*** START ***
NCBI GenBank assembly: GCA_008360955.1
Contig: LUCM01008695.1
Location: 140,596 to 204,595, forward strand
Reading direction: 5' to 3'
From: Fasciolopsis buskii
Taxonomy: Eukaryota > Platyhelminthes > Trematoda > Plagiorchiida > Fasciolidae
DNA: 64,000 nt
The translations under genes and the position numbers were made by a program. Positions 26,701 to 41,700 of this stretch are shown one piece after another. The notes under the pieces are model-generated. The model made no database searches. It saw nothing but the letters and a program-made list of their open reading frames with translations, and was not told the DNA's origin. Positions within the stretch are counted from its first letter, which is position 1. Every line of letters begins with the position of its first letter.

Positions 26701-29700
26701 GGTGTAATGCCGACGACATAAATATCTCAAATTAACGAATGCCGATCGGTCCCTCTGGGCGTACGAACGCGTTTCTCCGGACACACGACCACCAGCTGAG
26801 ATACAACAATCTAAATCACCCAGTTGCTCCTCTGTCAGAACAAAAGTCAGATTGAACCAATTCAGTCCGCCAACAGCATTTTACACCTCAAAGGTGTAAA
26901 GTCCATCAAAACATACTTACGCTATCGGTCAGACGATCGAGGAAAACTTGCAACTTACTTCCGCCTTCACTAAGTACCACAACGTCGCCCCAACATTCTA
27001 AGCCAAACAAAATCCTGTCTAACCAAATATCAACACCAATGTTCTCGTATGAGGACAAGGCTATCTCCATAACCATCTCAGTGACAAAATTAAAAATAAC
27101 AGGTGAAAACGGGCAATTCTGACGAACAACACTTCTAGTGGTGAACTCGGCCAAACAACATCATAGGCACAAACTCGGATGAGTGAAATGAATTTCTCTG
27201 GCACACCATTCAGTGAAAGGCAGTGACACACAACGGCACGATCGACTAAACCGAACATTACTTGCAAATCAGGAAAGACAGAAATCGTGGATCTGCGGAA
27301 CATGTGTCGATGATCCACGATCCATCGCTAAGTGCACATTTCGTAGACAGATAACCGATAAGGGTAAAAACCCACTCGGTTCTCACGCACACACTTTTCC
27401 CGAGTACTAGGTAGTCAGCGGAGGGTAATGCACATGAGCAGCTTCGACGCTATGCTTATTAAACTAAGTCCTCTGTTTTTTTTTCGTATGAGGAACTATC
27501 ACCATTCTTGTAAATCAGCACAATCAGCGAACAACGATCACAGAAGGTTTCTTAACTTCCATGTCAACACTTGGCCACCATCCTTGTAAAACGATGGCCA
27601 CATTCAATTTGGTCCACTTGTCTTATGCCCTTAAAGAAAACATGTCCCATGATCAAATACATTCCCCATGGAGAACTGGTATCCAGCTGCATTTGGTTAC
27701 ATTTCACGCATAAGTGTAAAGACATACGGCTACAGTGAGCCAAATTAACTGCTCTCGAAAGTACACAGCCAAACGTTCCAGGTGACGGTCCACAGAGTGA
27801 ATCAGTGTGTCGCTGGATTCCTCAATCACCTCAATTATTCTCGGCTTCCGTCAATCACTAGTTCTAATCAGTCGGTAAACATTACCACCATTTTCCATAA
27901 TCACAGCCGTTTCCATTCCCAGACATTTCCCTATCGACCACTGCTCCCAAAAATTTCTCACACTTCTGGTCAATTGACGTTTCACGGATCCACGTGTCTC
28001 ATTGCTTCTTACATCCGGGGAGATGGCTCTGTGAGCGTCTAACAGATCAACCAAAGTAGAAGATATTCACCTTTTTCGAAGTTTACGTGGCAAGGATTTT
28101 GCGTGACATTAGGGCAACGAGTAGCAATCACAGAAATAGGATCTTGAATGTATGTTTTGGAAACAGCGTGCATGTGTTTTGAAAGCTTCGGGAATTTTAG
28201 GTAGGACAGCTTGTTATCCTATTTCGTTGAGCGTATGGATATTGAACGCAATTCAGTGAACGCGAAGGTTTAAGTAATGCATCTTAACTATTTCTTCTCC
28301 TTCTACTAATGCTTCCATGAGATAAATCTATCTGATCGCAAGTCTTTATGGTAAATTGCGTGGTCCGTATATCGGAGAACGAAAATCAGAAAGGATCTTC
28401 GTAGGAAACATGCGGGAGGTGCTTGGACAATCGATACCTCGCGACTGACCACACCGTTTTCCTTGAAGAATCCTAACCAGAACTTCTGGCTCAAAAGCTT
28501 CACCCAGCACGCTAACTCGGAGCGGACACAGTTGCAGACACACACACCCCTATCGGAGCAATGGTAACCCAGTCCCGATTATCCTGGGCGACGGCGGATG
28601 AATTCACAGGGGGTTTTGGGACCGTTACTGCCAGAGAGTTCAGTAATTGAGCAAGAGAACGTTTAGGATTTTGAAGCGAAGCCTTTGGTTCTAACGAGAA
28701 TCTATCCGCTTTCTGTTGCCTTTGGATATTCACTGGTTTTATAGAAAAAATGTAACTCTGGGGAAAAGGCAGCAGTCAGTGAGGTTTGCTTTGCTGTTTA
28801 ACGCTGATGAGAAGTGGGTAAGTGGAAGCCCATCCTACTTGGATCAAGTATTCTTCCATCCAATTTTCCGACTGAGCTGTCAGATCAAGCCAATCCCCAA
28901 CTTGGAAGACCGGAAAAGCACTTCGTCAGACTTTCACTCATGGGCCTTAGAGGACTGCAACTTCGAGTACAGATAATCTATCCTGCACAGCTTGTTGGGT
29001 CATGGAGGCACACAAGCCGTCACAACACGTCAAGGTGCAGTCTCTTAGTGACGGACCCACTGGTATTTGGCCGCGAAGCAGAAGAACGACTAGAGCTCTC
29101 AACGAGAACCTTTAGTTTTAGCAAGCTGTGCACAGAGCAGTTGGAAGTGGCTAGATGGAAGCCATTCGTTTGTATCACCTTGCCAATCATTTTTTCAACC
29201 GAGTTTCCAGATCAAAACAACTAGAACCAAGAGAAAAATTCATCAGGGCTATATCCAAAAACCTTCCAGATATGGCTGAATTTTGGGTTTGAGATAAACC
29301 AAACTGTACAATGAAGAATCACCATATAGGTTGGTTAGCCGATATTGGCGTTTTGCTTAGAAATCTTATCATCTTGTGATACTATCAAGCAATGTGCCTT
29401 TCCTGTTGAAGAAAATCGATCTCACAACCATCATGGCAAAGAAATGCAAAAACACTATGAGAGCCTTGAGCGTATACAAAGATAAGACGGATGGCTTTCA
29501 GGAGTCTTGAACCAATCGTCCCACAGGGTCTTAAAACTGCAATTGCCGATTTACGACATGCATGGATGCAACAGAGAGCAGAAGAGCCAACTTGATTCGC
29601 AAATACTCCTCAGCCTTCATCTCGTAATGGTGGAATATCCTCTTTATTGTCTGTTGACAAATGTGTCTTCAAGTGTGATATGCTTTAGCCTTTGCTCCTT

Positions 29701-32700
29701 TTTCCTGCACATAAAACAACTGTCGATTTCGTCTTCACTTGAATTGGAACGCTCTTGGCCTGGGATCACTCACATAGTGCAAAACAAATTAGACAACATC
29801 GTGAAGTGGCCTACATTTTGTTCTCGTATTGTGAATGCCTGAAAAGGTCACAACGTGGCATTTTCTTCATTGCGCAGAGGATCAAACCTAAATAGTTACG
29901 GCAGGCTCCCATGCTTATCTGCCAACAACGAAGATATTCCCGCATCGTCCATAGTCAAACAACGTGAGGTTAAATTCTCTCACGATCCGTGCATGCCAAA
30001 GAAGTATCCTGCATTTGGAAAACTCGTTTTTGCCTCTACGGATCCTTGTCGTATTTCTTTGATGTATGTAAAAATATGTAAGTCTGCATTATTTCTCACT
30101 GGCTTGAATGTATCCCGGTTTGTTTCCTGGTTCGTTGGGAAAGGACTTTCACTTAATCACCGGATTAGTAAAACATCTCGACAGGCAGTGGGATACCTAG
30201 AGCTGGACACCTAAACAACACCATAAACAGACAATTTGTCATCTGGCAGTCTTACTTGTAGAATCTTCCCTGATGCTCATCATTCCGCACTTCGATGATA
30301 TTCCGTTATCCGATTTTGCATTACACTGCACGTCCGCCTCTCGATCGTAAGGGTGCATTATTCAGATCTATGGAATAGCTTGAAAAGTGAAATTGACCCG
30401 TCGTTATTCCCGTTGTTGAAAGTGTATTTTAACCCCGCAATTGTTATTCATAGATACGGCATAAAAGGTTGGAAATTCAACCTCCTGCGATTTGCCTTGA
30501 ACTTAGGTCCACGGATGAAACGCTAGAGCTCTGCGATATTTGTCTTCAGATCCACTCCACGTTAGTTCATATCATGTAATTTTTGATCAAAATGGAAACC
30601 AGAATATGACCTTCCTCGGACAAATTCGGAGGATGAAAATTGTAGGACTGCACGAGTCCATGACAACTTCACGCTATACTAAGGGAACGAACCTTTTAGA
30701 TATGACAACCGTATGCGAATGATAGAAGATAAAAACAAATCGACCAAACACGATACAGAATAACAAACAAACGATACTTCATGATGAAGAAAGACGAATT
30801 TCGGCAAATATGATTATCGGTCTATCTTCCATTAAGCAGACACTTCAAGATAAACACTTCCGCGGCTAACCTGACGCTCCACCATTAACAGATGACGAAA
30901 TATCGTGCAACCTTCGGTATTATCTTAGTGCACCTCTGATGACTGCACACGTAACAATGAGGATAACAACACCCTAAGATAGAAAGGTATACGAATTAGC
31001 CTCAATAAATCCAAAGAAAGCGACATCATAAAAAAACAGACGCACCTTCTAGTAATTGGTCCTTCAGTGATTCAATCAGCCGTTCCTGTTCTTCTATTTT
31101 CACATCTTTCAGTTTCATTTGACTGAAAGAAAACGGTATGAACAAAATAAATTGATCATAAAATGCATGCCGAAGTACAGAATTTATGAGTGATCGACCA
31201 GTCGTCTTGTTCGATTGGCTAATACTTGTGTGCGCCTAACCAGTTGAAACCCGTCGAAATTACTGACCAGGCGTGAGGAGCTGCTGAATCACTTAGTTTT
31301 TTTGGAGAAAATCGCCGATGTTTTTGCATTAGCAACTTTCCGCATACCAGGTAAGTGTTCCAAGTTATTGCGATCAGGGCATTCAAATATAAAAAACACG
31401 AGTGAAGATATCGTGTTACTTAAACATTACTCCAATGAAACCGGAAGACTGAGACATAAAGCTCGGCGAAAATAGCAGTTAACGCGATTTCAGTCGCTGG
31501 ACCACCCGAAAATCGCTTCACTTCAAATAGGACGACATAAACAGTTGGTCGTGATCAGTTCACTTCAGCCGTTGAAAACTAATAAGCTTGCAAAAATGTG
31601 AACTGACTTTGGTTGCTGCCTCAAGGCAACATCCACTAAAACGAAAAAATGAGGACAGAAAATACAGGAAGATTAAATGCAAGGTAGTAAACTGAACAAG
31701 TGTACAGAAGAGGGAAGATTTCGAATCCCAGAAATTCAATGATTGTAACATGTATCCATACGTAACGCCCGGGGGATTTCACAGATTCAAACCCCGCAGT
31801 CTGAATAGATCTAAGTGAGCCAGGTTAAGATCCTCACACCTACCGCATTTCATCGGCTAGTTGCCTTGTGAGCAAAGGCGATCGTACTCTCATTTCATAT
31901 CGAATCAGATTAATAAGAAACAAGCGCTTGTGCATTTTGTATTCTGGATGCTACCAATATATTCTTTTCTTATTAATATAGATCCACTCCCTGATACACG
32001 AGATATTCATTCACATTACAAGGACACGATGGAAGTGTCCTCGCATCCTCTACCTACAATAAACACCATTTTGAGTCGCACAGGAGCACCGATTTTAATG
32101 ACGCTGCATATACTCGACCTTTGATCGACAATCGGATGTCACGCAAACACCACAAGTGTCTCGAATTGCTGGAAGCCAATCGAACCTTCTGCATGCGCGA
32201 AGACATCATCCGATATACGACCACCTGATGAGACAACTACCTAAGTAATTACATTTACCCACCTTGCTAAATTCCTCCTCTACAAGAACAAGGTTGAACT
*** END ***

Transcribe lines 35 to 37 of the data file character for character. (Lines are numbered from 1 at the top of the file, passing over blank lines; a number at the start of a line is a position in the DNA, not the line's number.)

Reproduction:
29201 GAGTTTCCAGATCAAAACAACTAGAACCAAGAGAAAAATTCATCAGGGCTATATCCAAAAACCTTCCAGATATGGCTGAATTTTGGGTTTGAGATAAACC
29301 AAACTGTACAATGAAGAATCACCATATAGGTTGGTTAGCCGATATTGGCGTTTTGCTTAGAAATCTTATCATCTTGTGATACTATCAAGCAATGTGCCTT
29401 TCCTGTTGAAGAAAATCGATCTCACAACCATCATGGCAAAGAAATGCAAAAACACTATGAGAGCCTTGAGCGTATACAAAGATAAGACGGATGGCTTTCA